Interludes with some vampires

It’s the day before Halloweenie and we like to make some hot cider, generously sprinkled with cinnamon – which is so fragrant and healthy for you – put our feet up and watch or read a good horror story. And by good we mean something with handsome vampires in ruffled shirts. Our go-to is “Interview With a Vampire” (1994), based on Anne Rice’s book of the same name. The flaws of the movie are the flaws of the book and indeed Rice’s whole “Vampire Chronicles” series:  They’re over the top, the plots get ridiculous and the stories suffer whenever Lestat, the main character (Tom Cruise, a controversial choice back in the day, in “Interview”; Stuart Townsend in “The Queen of the Damned”) is off the screen or page.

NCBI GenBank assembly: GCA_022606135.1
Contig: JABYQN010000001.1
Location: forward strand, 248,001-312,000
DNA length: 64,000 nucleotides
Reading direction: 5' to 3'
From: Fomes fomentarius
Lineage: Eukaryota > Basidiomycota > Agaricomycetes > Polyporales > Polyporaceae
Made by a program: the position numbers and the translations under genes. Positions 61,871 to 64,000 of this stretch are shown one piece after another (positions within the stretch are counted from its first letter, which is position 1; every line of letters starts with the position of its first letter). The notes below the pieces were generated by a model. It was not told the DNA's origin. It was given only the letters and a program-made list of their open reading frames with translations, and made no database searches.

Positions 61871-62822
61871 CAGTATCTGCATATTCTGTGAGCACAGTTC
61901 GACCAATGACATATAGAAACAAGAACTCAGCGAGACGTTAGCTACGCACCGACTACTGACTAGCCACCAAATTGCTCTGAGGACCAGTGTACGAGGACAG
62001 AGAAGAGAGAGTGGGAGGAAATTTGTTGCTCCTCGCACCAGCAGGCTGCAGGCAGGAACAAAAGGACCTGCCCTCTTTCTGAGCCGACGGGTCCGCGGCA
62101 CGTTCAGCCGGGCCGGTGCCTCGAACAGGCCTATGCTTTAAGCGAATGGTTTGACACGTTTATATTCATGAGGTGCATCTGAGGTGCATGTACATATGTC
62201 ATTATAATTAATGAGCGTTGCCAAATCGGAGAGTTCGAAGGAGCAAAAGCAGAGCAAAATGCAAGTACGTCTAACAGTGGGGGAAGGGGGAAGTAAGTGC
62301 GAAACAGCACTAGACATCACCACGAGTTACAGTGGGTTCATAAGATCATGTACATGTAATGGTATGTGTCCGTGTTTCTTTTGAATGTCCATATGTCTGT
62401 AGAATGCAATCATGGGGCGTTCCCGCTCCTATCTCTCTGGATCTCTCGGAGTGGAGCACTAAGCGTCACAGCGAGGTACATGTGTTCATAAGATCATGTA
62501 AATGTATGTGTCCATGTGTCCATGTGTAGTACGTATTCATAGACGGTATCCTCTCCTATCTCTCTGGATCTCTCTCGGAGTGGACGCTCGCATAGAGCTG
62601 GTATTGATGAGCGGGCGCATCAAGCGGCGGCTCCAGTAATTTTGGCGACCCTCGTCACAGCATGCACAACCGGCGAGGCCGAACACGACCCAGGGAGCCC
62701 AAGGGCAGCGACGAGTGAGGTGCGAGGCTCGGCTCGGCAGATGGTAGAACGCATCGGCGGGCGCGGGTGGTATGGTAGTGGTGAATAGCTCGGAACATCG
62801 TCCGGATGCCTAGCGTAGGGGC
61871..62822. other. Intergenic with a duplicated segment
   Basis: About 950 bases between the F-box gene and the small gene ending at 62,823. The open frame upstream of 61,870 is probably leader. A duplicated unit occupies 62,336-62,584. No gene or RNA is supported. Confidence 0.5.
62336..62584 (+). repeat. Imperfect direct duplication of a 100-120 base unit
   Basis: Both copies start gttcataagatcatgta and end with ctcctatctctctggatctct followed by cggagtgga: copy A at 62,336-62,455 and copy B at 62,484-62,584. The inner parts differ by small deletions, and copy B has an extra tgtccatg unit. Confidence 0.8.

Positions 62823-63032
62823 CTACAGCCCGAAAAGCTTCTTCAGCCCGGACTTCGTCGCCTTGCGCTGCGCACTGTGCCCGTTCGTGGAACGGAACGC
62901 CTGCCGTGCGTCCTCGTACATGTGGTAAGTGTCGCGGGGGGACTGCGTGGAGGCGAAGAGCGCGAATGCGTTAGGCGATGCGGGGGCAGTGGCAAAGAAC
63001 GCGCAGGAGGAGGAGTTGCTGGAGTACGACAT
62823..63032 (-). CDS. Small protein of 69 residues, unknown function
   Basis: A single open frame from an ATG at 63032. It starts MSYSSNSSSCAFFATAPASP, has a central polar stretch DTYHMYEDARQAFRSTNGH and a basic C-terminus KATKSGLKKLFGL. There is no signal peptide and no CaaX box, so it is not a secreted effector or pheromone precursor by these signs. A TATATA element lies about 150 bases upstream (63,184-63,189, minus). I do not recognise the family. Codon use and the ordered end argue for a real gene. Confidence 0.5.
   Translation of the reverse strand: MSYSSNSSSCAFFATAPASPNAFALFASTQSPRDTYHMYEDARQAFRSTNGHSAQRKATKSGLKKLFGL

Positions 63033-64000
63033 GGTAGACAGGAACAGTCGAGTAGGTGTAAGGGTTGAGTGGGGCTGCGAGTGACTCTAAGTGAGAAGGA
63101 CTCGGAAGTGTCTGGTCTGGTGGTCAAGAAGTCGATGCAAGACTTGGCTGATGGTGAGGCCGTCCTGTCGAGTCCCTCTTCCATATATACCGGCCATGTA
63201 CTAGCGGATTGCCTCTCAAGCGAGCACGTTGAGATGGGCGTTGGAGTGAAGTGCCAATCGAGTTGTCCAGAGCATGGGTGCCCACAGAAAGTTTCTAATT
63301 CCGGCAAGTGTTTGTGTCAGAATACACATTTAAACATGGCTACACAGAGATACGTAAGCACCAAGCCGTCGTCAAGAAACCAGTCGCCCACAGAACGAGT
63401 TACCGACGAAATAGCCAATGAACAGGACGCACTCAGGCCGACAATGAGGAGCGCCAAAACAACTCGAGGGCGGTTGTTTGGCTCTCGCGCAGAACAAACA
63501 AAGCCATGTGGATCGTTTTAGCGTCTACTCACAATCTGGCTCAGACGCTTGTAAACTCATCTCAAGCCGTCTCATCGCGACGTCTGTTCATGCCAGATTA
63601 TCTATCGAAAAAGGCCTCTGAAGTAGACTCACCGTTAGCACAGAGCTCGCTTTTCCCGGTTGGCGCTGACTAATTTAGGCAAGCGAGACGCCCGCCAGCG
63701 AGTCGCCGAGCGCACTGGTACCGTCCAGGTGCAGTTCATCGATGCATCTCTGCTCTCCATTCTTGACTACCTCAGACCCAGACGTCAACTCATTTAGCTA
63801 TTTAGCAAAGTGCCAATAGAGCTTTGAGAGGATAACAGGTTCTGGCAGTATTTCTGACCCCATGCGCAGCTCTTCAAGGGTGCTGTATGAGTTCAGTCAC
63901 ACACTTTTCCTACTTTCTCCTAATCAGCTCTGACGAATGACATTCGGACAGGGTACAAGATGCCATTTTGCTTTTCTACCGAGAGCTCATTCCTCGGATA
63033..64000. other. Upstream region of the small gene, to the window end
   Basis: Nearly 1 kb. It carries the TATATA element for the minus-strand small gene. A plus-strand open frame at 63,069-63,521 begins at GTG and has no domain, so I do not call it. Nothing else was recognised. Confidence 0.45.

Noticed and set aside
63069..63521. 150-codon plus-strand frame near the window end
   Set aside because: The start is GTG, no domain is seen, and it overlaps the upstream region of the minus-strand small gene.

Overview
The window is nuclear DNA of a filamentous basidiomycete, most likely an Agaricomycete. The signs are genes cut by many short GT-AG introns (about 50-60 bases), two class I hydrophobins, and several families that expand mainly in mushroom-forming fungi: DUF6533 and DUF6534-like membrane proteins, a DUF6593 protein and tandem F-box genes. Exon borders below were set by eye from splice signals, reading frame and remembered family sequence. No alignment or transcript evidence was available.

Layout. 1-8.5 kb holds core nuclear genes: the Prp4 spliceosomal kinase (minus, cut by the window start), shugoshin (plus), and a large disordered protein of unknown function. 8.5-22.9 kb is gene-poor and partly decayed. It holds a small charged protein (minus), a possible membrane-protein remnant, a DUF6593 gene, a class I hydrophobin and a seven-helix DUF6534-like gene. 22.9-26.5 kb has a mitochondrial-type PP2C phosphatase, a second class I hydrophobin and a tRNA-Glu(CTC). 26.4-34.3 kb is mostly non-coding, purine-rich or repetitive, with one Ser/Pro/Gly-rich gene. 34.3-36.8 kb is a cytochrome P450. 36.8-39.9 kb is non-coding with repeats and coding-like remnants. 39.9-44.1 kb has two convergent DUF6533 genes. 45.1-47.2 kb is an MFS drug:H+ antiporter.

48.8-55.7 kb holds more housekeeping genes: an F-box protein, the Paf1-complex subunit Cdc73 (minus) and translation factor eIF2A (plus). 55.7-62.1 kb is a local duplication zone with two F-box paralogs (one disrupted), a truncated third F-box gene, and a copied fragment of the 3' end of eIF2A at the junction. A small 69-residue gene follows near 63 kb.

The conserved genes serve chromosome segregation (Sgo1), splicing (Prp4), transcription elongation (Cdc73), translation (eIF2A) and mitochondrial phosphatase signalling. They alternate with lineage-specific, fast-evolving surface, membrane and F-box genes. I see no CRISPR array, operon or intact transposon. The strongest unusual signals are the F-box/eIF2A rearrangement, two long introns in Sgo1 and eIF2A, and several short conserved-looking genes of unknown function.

But there’s no question that Rice created in Lestat an American original – someone who despite being forced to become a vampire makes the most of it.

It’s well-known that Rice based “Interview” (1976) on one of her earlier short stories after losing her daughter Michelle to childhood leukemia. (In the novel, the daughter of Lestat and sometime partner Louis (the vampire of the title) is named Claudia, Michelle’s nickname.) Subsequent books in the 1980s became metaphors for the AIDS pandemic.

Years later, Lestat and Louis can be viewed as representing two vastly different attitudes toward life. Louis, who chooses to become a vampire, is encased in his suffering. Whereas Lestat, who never wanted to be a vampire, is the kind of person who says, “I may be suffering, but I’m not going to let it defeat me.”

It’s something to think of while dipping into “The Vampire Chronicles” amid a new pandemic.

Georgette Gouveia

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